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Hoffmann, R. A wiki for the life sciences where authorship matters. Nature Genetics (2008)

Isolation, culture and main characteristics of mouse fat-storing cells: interaction with viruses.

Fat-storing cells were isolated from 15-day-old mouse sinusoidal cell cultures (Kupffer or endothelial cells), where they had multiplied abundantly; they were then purified by a negative selection method based on the fact that they do not possess Fc receptors, as do both other types of cells. The fat-storing cells, which could be subcultured for at least 10 passages, have the main morphological characteristics already described in vivo, in particular, the rough endoplasmic reticulum and the lipid droplets, which become less and less apparent as the number of passages increases. Subcultured fat-storing cells, almost devoid of lipid droplets and vitamin A, were able to take up retinol, as the appearance of a typical autofluorescence indicated; the number of lipid droplets increased concomitantly. Furthermore, the cultured fat-storing cells were able to internalize one-micron-sized latex beads by phagocytosis. Infection of fat-storing cells with mouse hepatitis virus 3, ectromelia or Sindbis virus led to multiplication of the virus particles. There was a direct relation between the multiplication of mouse hepatitis virus 3 in cultured fat-storing cells and the susceptibility of the animals to the virus. In the case of Sindbis virus, interferon is produced, its production being independent of the presence of vitamin A.[1]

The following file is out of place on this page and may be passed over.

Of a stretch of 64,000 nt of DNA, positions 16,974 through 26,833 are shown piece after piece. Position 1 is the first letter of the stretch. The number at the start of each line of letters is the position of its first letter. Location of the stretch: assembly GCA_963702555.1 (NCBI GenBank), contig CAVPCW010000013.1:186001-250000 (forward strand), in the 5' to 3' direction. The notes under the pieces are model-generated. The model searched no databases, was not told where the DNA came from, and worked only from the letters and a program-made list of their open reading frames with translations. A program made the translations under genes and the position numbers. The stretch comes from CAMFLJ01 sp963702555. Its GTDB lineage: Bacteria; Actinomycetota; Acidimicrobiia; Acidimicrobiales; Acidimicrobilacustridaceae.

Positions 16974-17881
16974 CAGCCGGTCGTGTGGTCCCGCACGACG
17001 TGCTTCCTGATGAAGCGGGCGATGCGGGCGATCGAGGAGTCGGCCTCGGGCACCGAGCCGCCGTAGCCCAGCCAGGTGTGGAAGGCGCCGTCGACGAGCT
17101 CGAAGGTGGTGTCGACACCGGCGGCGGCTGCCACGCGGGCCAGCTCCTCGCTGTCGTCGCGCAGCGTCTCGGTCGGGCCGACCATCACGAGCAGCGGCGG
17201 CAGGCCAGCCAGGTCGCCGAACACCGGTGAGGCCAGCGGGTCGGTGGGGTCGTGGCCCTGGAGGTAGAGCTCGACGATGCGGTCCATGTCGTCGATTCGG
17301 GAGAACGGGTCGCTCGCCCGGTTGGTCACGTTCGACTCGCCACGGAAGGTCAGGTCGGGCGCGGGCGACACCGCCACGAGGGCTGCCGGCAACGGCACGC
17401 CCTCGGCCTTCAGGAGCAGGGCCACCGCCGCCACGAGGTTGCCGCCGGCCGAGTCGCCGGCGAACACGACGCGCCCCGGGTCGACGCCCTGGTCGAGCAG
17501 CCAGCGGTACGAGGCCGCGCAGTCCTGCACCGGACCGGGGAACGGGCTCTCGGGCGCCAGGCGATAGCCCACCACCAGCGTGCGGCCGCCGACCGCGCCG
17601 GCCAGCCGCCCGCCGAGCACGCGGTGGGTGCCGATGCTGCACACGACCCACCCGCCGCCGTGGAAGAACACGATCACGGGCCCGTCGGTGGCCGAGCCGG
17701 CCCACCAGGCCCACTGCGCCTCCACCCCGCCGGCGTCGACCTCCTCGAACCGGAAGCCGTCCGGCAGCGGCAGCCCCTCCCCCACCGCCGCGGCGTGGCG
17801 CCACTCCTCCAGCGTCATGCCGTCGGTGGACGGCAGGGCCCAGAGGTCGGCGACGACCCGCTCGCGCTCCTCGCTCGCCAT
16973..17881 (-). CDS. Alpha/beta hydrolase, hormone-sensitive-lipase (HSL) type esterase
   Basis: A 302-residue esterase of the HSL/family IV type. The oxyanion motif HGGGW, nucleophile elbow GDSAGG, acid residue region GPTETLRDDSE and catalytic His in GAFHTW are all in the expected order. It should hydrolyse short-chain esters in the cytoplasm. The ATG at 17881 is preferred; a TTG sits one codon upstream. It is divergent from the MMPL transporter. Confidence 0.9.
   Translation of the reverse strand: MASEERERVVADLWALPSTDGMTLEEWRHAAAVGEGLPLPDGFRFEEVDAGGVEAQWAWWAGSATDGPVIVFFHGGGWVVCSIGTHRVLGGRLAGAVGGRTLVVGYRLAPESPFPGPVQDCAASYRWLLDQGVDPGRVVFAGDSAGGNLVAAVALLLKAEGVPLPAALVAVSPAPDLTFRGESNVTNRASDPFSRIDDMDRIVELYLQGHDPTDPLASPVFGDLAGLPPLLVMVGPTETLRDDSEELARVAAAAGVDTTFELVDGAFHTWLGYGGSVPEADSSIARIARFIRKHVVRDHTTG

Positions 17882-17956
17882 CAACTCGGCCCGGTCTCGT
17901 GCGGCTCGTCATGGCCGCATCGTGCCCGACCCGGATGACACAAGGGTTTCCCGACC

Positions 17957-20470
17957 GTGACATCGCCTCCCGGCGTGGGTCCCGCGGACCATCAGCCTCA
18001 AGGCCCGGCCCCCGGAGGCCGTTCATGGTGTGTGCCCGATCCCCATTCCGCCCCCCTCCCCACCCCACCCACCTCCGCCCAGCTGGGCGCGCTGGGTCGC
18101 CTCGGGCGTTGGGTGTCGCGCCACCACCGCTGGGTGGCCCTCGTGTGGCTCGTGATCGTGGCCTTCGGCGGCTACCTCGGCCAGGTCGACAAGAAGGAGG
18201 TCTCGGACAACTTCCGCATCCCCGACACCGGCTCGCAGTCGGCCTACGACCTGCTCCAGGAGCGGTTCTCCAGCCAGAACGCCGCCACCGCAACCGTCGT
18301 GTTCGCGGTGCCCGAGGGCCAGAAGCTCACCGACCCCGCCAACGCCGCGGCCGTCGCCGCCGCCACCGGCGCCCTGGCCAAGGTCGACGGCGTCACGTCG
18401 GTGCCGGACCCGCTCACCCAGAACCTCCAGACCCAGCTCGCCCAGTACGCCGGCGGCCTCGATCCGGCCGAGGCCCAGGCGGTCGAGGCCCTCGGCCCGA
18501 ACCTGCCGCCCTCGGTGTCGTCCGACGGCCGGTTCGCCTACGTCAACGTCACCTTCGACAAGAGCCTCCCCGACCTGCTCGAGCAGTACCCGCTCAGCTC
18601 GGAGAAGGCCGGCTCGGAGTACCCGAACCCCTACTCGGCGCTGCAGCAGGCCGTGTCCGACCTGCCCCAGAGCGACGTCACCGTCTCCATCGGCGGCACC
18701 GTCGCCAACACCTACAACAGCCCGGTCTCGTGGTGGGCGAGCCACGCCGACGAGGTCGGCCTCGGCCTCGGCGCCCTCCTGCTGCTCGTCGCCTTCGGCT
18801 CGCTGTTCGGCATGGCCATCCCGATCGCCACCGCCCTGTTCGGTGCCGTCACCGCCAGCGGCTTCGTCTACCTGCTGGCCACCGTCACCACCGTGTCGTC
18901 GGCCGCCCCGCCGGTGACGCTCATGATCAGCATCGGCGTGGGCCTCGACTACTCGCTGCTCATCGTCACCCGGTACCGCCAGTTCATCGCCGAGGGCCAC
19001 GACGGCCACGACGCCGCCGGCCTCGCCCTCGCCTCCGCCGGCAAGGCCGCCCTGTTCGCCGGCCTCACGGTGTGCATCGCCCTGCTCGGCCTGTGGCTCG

1. Isolation, culture and main characteristics of mouse fat-storing cells: interaction with viruses. Chen, W., Gendrault, J.L., Steffan, A.M., Jeandidier, E., Kirn, A. Hepatology (1989) [Pubmed]
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